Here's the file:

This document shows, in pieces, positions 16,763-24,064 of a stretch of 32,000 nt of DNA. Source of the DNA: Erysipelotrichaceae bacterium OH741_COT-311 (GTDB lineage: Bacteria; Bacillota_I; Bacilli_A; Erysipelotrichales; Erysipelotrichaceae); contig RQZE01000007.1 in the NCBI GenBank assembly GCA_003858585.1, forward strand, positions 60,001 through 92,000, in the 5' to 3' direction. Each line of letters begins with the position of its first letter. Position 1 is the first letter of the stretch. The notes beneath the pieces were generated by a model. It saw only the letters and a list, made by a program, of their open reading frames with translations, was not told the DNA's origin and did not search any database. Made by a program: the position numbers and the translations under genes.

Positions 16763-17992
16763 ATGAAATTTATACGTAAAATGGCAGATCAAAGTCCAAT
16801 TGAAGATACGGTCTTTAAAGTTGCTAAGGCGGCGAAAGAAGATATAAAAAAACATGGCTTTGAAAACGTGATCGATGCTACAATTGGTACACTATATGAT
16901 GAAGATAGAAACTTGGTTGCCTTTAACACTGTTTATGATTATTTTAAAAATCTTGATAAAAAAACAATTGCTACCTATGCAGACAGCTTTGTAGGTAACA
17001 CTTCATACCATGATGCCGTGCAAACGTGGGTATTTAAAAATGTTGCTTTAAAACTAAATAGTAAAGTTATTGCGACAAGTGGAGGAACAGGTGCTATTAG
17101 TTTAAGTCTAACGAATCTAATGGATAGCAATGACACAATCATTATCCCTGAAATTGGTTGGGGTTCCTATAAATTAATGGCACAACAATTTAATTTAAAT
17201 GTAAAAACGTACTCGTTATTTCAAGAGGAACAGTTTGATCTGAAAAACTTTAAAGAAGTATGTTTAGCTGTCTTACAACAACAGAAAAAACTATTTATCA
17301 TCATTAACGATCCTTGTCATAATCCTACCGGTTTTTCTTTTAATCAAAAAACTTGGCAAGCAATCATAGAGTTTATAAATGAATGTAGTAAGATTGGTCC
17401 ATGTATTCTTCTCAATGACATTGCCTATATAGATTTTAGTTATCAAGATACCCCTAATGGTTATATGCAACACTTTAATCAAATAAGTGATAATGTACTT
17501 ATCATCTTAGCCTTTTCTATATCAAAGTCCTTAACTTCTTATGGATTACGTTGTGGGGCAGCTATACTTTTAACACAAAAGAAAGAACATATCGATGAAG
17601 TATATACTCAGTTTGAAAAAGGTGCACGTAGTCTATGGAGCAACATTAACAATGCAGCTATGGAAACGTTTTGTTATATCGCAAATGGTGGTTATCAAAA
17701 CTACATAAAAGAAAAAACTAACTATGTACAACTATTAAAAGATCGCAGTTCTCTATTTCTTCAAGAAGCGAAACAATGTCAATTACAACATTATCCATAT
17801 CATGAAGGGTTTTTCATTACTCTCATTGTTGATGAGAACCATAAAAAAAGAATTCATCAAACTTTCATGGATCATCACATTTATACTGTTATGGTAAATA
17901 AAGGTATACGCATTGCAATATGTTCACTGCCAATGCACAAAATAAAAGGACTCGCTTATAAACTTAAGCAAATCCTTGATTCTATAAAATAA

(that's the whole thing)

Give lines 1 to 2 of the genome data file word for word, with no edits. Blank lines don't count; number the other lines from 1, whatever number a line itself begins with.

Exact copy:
This document shows, in pieces, positions 16,763-24,064 of a stretch of 32,000 nt of DNA. Source of the DNA: Erysipelotrichaceae bacterium OH741_COT-311 (GTDB lineage: Bacteria; Bacillota_I; Bacilli_A; Erysipelotrichales; Erysipelotrichaceae); contig RQZE01000007.1 in the NCBI GenBank assembly GCA_003858585.1, forward strand, positions 60,001 through 92,000, in the 5' to 3' direction. Each line of letters begins with the position of its first letter. Position 1 is the first letter of the stretch. The notes beneath the pieces were generated by a model. It saw only the letters and a list, made by a program, of their open reading frames with translations, was not told the DNA's origin and did not search any database. Made by a program: the position numbers and the translations under genes.

Positions 16763-17992